Katie Berwick, 28, clerk of the municipal court, was born in Williston, where she spent the first 10 years of her life before moving to Fargo with her family. She graduated from Minot State University with a degree in business management. In an interview with the Williston Herald, she addressed the city’s caseload and her hopes for a computerized docket. The following excerpt has been edited and condensed.

Q: What does a clerk of the court do?

Katie Berwick: I shuffle paperwork for the court system. I keep track of everyone who has any outstanding conditions, jail time, any fines that are owed. I keep the court system running when we have court days. I hand our paperwork. I get the paperwork from the judge and provide customer service for anyone who has the unfortunate circumstance of being in court.

Q: What are the majority of cases that occur in the city?

We handle all B misdemeanors and below, so it’s going to be DUIs and theft of property under $250. We see a lot of disorderly conduct and theft is really a big one, which is kind of surprising to me. I thought it would be DUIs, but I think people really like to steal. That seems to be a very popular choice of crime.

Q: How many cases actually come to trial?

Many of them will transfer to district court, but they don’t usually get to the point where they have a jury trial. A lot of times they can come to an agreement before costing the county the money for a jury trial. We have anywhere from three to five bench trials in municipal court with the judge, the prosecuting attorney, the officer and any witnesses for the defendant. When I started it was maybe two a week or two every other week, and now we’re a steady three to five every court day. A lot of the bench trials that we see are actually traffic cases.

Q: What is a bench trial vs. a jury trial?

A bench trial stays in municipal court with a judge, the prosecuting attorney, the arresting officer, any witnesses the city may have and any witnesses for the defendant. A jury trial is with the judge, the prosecuting attorney, any witnesses for the defendant, and six of their peers make up the jury.

Q: How many cases are there per day?

I would say on average we see anywhere from 50 to 70 cases, and that’s not to say that everybody will show up. A lot of those are things that are going on in the background — plea agreements with attorneys that still have to be brought through court but they get handled before court. And then there are a lot of people who don’t come. We probably see about 30 people a court day, but there’s 50-70 cases that I’m keeping track of.

Q: Has the number increased?

It’s probably increased 30 to 40 percent from this time last year. In 2011 it increased over 100 percent. Most of this is because the job previously wasn’t a full-time position, so the person also did other accounting tasks. As the city grew, she had less and less time to keep up with court duties. Many cases are increasing because I’m able to go back and see that conditions aren’t completed. And then I can send letters and request people come into court and explain why they haven’t completed them or issue warrants.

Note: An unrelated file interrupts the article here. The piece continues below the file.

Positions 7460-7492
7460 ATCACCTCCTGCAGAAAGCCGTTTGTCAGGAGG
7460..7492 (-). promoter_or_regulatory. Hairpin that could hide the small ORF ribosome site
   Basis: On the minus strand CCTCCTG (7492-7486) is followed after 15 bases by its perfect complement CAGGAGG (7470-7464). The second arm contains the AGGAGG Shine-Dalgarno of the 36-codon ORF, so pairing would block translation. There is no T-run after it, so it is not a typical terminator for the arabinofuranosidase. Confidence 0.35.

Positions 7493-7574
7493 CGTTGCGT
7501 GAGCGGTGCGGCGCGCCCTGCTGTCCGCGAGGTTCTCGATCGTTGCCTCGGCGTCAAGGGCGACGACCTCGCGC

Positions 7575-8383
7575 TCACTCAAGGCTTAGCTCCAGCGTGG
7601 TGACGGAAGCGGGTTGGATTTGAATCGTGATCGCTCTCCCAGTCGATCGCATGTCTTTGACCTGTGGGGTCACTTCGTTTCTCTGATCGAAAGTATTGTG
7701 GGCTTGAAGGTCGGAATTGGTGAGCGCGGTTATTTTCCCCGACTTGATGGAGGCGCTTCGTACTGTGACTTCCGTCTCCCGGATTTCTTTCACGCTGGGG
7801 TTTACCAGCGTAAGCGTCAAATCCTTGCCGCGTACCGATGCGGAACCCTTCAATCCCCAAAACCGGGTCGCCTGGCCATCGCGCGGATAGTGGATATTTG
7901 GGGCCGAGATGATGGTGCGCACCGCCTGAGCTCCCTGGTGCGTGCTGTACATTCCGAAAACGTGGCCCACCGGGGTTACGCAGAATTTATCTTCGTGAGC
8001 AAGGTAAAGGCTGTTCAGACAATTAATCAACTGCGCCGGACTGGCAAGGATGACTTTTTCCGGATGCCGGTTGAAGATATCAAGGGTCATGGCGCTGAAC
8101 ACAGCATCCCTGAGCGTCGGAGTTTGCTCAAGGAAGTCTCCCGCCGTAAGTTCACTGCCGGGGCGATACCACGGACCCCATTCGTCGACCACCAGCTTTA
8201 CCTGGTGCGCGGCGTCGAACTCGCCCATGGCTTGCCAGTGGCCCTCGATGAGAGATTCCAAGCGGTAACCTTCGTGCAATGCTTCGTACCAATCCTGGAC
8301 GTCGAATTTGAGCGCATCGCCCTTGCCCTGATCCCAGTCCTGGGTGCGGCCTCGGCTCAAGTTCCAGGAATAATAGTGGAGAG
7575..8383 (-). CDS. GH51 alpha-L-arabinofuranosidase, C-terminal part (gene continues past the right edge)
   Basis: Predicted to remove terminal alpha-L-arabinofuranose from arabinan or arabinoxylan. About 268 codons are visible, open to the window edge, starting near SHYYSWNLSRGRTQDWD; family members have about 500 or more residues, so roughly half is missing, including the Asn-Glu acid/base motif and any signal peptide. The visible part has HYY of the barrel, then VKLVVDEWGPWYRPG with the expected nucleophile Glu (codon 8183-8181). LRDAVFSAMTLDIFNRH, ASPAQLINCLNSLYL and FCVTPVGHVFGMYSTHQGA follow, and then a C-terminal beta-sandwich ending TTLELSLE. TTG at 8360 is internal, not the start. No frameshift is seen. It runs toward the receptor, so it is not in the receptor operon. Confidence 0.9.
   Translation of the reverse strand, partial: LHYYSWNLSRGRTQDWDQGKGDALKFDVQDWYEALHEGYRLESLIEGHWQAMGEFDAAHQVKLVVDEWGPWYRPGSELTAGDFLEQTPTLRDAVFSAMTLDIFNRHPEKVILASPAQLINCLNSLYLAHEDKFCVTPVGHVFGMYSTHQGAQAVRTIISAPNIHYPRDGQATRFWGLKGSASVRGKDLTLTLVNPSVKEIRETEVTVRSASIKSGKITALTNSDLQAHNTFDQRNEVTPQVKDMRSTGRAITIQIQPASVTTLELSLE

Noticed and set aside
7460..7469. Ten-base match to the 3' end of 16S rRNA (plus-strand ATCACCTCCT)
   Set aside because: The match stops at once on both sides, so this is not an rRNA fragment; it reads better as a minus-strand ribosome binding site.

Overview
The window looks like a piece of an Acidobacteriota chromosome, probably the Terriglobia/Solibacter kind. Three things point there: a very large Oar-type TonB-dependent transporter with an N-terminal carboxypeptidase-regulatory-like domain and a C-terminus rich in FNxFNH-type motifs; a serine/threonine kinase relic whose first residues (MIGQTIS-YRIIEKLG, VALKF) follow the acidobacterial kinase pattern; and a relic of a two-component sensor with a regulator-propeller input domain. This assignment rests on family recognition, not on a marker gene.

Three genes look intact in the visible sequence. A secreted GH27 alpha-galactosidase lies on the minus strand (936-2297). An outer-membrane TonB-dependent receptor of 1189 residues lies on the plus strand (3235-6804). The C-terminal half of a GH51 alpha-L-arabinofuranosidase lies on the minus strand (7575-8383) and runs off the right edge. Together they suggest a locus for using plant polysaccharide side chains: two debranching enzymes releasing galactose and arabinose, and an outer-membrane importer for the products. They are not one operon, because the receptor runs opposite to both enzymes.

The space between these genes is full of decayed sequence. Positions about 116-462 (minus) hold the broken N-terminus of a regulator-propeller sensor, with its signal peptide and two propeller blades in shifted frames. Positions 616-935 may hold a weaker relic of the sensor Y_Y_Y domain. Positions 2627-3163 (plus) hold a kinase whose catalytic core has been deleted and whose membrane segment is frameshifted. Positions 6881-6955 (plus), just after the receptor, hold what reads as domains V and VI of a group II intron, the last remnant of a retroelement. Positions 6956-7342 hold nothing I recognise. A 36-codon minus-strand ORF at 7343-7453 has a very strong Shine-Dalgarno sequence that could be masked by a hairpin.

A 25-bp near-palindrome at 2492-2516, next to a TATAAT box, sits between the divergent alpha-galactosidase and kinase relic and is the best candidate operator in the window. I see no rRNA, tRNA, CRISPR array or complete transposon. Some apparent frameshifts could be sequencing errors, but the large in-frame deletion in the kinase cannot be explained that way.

Q: What’s it like to be in court?

There is never a dull moment in city court. It’s pretty straightforward, call your case, they come up, plead guilty or not guilty. They go through the facts of the case if they plead guilty and then the sentencing, and then people go about their day. It’s pretty cut and dry. Every so often we have some interesting things that go on.

Q: Is your docket computerized?

We currently keep our docket on a five-subject notebook. Any reschedules or continuing cases: Those are all kept in a planner calendar that we carry back and forth. By the end of the year I’m hoping to have everything in the computer, so people can have a better idea of what’s coming in court. You can search cases after they’ve been completed. We do everything after the fact right now, and I’m hoping to get to the point where we do things real time.

Q: Is there an increase in cases each season?

The winter really keeps the riff-raff out. When it’s 30 below people don’t go out, they stay home. It’s run to the storm and hurry and get home. Lives tend to be a little more boring in the winter. The summer comes and there’s always national news reports about how there are a million jobs in Williston, so people come with no plan, no car and no home. When you don’t have a car, a place to live and a job it’s very easy for people to make poor choices.

City Talk profiles city officials and public workers who work in a variety of capacities and who strive to make Williston a better place to live.